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Former department head William Bottiglia dies at 92

William Bottiglia
William Bottiglia

William Bottiglia, former head of the Department of Foreign Literatures and Linguistics and a distinguished scholar of French and Italian literature, died Aug. 19 at Avery Manor in Needham. He was 92.

Bottiglia, who joined the MIT faculty in 1956, specialized in Dante, the French Enlightenment and the philosophy of civilization. He was head of foreign literatures and linguistics from 1964 to 1973, when he transferred to the Sloan School of Management. At Sloan he was a professor of management and humanities until his retirement in 1991.

He was the author of "Voltaire's Candide: Analysis of a Classic," and an article called "Dante at MIT: A New Pedagogical Approach," published in the journal Italica. He also edited and contributed an article to a book of essays called "Voltaire: Twentieth Century Views." His last work was a four-volume philosophical novel titled "Heroic Symphony."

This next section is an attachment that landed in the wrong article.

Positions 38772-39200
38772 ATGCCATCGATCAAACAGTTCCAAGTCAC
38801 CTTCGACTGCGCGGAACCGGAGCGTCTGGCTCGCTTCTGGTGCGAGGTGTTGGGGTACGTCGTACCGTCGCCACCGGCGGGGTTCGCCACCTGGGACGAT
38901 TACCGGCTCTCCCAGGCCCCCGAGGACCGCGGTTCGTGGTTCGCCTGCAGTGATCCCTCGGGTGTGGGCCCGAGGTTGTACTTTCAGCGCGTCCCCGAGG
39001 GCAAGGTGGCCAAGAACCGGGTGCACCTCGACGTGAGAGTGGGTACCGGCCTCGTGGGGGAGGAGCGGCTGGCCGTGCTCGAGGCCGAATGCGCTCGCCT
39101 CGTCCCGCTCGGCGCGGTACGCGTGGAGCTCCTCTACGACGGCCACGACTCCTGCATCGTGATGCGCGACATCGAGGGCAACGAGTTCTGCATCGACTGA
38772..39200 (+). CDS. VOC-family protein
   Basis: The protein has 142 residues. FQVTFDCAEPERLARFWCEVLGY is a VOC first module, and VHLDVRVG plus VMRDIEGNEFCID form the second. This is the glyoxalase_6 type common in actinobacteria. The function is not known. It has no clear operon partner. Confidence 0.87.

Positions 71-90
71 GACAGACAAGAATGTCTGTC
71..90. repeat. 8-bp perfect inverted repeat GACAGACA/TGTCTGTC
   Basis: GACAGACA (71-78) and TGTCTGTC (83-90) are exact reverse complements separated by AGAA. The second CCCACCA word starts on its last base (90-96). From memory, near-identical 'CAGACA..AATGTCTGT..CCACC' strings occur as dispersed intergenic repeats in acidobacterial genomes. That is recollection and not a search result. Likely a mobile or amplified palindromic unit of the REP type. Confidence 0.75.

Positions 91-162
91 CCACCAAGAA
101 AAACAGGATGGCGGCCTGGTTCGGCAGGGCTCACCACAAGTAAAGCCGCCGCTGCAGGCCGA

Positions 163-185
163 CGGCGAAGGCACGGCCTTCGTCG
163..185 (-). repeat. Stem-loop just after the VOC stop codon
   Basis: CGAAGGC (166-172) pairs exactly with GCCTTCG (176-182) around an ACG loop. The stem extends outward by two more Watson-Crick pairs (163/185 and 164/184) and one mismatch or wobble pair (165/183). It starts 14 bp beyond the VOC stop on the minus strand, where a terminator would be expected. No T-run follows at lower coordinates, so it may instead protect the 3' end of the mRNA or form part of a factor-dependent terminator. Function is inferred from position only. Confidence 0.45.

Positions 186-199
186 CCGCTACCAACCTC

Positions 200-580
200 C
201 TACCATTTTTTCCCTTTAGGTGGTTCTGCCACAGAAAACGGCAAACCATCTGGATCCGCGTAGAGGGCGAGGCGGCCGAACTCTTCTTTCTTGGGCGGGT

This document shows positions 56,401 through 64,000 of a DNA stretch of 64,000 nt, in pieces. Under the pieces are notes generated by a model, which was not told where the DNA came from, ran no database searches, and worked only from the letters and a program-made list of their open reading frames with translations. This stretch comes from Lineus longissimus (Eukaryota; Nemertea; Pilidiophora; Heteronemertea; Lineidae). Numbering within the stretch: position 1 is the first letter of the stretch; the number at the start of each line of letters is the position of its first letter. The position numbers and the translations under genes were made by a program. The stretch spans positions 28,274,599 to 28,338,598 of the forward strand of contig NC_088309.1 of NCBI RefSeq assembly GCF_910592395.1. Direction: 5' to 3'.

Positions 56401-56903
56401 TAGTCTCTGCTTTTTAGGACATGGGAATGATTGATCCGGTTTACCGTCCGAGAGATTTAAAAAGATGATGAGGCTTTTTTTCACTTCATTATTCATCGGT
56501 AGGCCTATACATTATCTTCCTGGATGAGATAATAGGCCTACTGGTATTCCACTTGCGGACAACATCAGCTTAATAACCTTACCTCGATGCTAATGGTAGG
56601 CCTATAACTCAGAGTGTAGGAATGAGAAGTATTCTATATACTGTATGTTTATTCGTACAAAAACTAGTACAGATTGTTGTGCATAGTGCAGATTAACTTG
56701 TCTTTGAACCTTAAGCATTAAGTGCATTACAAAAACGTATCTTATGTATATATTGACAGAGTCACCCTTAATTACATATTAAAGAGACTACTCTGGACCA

Before coming to MIT, Bottiglia taught at Princeton University and at Ripon College. He worked in industry from 1942 to 1947 and was general manager of J&S Tool Co. in East Orange, N.J., from 1946 to 1947.

Born in Bernardsville, N.J., he was elected to Phi Beta Kappa during his junior year at Princeton and graduated summa cum laude in 1934. He earned his M.A. and Ph.D. from Princeton in 1935 and 1948, respectively, and belonged to the Phi Beta Kappa Society and the Dante Society of America.

Bottiglia was appointed an Officier in the Société des Palmes Académiques by the French government and has been listed in Who's Who in America since 1966.

He was an avid reader and writer and enjoyed classical music, opera, ballet performances, museum exhibitions, playing the piano and taking long walks.

Bottiglia was the husband of the late Mildred (MacDonald) Bottiglia. He is survived by his daughter, Janet Bottiglia of Needham; a stepdaughter, Martha Morris of Ripon, Wis.; a sister, Adele Molinaro of Bernardsville, N.J.; three grandchildren and three great-grandchildren.

A version of this article appeared in MIT Tech Talk on September 21, 2005 (download PDF).

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